Several scholars besides Cunningham have investigated the impact that Boerhaave's Calvinist faith had on his approach to medicine and chemistry. At issue was the origin of Boerhaave's empirical philosophy, upon which he constructed a medical system that privileged sensory experience (through anatomical and clinical observation and experiment) over theoretical approaches of any kind. Historians who have studied Boerhaave have observed that, although he had a reputation for piety, the content of his work did not appear to be shaped overtly by religious ideology. On this basis, Harold Cook has argued that Boerhaave's empirical stance derived from debates among philosophers in the seventeenth-century Netherlands regarding the importance of quelling the passions in order to free one's mind from bias and produce reliable knowledge. As he asserted, Boerhaave maintained that the simple use of will or reason was often insufficient to quell the passions, and thus medical systems based on reasoning from theoretical assumptions were fallible. In light of this realization, Boerhaave turned toward philosophical empiricism. Rina Knoeff, however, has argued that Boerhaave's empiricism derived directly from his Calvinist faith. She suggests that the fallibility of the human mind was a tenet of orthodox Calvinism; God as well as the ultimate causes that shaped the natural world were fundamentally unknowable. Nevertheless, Calvinists were called to study the natural world as a means of praising God and his creation. From this perspective, Knoeff argued that Boerhaave's medicine was a form of natural theology, but one in which the structure of the world was merely described without theoretical speculation about final causes.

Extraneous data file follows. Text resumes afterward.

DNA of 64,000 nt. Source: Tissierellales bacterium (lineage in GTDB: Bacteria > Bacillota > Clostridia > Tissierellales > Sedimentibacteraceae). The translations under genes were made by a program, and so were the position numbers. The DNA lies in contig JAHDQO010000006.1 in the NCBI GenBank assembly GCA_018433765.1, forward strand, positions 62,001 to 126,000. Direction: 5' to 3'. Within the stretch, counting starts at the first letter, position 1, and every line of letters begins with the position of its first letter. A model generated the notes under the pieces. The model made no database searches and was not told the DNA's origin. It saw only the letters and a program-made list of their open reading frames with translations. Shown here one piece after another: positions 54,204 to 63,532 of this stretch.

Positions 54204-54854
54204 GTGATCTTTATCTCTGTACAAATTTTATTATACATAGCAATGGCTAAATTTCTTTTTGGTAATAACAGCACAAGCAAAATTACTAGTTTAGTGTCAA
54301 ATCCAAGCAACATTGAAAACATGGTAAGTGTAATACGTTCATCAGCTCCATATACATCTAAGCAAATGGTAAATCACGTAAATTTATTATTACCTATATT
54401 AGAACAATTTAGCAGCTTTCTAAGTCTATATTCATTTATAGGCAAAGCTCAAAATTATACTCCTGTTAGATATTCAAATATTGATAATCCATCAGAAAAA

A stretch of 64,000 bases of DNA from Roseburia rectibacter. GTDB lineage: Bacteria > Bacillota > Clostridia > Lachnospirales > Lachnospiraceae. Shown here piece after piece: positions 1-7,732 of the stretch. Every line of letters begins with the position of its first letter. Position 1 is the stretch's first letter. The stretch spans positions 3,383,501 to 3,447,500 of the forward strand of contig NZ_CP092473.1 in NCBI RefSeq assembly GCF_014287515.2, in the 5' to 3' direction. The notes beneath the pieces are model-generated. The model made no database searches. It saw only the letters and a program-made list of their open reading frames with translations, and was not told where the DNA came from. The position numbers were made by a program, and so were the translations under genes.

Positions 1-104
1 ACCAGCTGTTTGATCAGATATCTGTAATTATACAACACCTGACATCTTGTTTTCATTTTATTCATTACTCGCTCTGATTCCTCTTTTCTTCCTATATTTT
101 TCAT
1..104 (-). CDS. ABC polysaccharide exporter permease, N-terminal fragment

These two views are not necessarily incompatible. As Gerrit Lindeboom pointed out, Boerhaave was notoriously opaque about his private life and thoughts, so it would be nearly impossible to decide the question of the true origins of his medical philosophy. As an alternative view, I suggest that these two perspectives, the "Calvinist" and the "philosophical," constituted mutually supporting sources for Boerhaave's empirical approach to medicine, chemistry, and natural philosophy. He, in fact, did not see these two approaches as separate. As a committed empiricist, he advocated for the use of methodological tools to help the physician discipline his perceptions and his use of reason. These included the precept that general claims in medicine must be based on repeated and repeatable empirical observations, a methodology derived from the philosophical work of Francis Bacon. Complex phenomena were to be modeled though the application of mathematics, a method that mirrored the approach of the practitioners of "physico-mathematics," such as Isaac Newton and Christian Huygens. Boerhaave asserted, however, that these methods were only viable in the hands of a capable practitioner, by which he meant a physician who possessed the same self-discipline, devotion to community, and commitment to work that the ideal Calvinist did. Only by shaping one's character and behavior in accordance with these values could a physician make reliable choices, whether it be determining a program of treatment for a patient or creating and evaluating new medical knowledge. For Boerhaave, these two elements, the empirical and mathematical philosophy and "Calvinist" self-restraint and ethics, constituted the same methodological approach to medicine. He called this approach to medicine "Hippocratic."